One bit of pop psychology often surfaces in conversations about gender and the workplace: Women won't apply for a job unless they meet every listed requirement, but men put themselves out there if they only meet 60 percent. The real story is a little more complicated than that, but it is true that women and men hold themselves to different standards when it comes to the job hunt.
A new study pinpoints one of the ways in which a job ad might fail to attract female applicants. Belgian researchers looked at more than 400 job seekers and found that position listings that focus on an innate attribute, rather than an action, tend to turn women off. One example they gave was the difference between "You always remain calm under pressure," which describes something a person can do, and "You are calm/not nervous," which doesn't feel like something a person can change. Not only that, but the latter feels like a stereotype of a woman, which may cause the applicant to reject the position or self-reject herself.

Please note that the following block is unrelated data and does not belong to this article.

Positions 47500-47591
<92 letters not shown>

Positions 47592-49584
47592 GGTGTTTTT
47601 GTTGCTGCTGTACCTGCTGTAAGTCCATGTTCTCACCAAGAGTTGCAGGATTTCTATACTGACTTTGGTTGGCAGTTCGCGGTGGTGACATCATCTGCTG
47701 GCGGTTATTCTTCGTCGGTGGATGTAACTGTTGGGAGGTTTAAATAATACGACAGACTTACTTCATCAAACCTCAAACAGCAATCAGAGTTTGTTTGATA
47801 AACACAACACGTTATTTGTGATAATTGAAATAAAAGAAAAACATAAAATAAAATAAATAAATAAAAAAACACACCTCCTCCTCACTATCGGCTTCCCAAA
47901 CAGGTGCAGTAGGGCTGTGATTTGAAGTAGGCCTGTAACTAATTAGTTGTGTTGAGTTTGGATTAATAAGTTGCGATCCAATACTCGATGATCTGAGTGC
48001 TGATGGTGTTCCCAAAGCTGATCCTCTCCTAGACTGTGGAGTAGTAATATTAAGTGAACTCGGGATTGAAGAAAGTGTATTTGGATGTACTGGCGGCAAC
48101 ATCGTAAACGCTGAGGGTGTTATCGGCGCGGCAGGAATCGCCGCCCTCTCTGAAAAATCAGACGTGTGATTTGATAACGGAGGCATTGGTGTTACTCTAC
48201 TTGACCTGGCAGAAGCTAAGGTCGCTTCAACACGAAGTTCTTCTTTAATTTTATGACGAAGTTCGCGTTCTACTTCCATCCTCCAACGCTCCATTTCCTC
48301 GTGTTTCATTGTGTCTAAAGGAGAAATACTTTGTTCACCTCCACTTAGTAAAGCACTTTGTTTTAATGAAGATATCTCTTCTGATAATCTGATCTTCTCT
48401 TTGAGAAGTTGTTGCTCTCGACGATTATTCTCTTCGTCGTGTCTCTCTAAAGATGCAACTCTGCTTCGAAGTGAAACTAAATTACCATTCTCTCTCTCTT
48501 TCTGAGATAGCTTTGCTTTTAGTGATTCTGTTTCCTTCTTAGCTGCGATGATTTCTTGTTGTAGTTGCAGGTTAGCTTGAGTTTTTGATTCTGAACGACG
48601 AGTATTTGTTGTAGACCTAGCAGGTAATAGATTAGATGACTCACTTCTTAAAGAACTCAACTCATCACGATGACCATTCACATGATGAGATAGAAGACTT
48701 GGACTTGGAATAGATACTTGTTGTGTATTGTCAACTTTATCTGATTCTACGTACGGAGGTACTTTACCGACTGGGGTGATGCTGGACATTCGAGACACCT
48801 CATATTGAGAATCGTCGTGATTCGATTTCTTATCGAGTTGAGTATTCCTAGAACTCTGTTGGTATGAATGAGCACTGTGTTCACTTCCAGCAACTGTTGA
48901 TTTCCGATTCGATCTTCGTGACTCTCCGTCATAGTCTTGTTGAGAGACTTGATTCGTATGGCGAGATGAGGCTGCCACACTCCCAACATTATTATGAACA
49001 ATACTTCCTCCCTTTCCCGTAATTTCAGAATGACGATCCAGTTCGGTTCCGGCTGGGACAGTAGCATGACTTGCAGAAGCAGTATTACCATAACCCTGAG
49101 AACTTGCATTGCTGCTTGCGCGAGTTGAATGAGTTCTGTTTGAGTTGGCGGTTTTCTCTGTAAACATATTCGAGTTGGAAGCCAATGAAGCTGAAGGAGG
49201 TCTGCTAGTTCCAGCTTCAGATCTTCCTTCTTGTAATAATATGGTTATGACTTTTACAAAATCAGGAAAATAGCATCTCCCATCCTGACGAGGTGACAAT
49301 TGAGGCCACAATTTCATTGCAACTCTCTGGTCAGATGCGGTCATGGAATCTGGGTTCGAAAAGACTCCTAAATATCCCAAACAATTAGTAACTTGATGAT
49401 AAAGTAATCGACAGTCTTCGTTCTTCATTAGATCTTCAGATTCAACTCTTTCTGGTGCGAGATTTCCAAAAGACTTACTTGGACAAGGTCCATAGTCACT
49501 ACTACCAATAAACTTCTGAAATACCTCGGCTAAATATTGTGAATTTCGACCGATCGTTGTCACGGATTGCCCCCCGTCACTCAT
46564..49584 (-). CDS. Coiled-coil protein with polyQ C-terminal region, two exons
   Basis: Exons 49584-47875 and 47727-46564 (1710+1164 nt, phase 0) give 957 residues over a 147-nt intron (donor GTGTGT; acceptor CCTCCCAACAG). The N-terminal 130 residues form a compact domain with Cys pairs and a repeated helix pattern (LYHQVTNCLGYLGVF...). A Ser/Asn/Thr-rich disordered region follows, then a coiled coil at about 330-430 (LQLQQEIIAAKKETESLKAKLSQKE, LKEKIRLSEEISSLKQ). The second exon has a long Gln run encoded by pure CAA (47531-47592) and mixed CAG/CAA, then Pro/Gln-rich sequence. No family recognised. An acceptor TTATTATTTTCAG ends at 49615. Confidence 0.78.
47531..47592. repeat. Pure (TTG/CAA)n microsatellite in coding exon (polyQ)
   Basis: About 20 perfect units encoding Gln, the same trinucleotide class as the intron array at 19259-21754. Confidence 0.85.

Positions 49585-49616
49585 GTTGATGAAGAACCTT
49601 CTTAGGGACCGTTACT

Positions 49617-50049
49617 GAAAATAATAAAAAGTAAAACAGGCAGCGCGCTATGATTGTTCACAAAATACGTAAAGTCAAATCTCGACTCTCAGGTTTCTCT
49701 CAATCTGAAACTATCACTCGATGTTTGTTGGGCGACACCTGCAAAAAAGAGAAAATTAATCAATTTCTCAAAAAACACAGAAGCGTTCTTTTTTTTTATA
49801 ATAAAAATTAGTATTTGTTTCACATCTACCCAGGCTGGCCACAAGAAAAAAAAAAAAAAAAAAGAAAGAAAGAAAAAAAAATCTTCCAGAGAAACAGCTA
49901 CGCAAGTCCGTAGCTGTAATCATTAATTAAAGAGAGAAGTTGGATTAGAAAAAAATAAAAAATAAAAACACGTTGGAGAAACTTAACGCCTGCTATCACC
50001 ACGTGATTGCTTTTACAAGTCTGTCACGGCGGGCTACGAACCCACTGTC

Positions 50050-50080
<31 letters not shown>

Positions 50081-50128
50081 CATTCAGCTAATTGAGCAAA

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This only further proves how carefully and thoroughly companies should think through their job postings. That said, if you recognize your own negative reaction above, keep one thing in mind: The rules are fungible when it comes to hiring. Often the HR department is fumbling or guessing just as much as you are when it comes to what a company or organization wants from an employee. Let yourself face your imposter syndrome. Finally, make rejecting your application the employer's problem. Give them the opportunity to see how great you are — you might come away from the process pleasantly surprised.